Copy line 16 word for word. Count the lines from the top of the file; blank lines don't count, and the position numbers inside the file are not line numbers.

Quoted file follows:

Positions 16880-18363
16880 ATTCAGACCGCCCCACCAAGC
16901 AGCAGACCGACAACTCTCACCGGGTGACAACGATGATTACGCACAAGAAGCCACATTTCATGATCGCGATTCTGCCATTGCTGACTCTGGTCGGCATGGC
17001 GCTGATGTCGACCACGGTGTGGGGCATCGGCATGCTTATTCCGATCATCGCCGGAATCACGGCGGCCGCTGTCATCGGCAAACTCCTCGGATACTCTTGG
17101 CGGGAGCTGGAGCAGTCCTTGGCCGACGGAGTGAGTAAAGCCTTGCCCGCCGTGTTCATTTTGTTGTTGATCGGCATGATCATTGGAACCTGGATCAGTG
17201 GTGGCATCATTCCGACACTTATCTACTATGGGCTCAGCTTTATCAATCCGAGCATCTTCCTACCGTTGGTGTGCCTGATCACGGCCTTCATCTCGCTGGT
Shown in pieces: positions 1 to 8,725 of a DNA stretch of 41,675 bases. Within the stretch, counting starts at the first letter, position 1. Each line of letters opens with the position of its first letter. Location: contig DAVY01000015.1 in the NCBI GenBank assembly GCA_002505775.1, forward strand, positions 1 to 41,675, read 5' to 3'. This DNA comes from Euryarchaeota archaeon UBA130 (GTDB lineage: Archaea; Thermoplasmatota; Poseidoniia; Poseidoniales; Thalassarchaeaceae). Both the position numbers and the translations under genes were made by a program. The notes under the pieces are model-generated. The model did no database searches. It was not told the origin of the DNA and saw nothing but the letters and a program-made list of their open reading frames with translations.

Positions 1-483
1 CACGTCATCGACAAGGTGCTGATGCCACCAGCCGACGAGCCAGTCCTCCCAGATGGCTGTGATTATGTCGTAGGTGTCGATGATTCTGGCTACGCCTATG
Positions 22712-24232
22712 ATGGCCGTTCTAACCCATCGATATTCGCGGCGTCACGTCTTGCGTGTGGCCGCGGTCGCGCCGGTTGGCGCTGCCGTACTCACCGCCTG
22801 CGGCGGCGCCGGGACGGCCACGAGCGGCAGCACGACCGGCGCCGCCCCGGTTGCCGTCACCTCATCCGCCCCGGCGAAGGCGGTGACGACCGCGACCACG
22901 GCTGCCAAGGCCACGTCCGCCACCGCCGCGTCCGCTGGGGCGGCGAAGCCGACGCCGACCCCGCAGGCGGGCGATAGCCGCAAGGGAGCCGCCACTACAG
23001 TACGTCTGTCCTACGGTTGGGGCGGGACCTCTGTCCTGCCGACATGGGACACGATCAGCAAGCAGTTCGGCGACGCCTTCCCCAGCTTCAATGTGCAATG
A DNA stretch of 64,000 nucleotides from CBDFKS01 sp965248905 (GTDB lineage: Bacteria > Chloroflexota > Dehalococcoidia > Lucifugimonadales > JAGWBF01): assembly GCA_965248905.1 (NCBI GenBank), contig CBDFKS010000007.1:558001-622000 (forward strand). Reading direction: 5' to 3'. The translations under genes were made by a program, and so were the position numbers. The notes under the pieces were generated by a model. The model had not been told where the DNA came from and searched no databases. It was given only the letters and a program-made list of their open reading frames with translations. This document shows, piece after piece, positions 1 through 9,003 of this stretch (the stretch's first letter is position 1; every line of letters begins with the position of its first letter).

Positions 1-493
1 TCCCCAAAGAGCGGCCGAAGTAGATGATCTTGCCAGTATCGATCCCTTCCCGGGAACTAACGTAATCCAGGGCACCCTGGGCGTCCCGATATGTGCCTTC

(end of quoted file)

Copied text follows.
Positions 1-493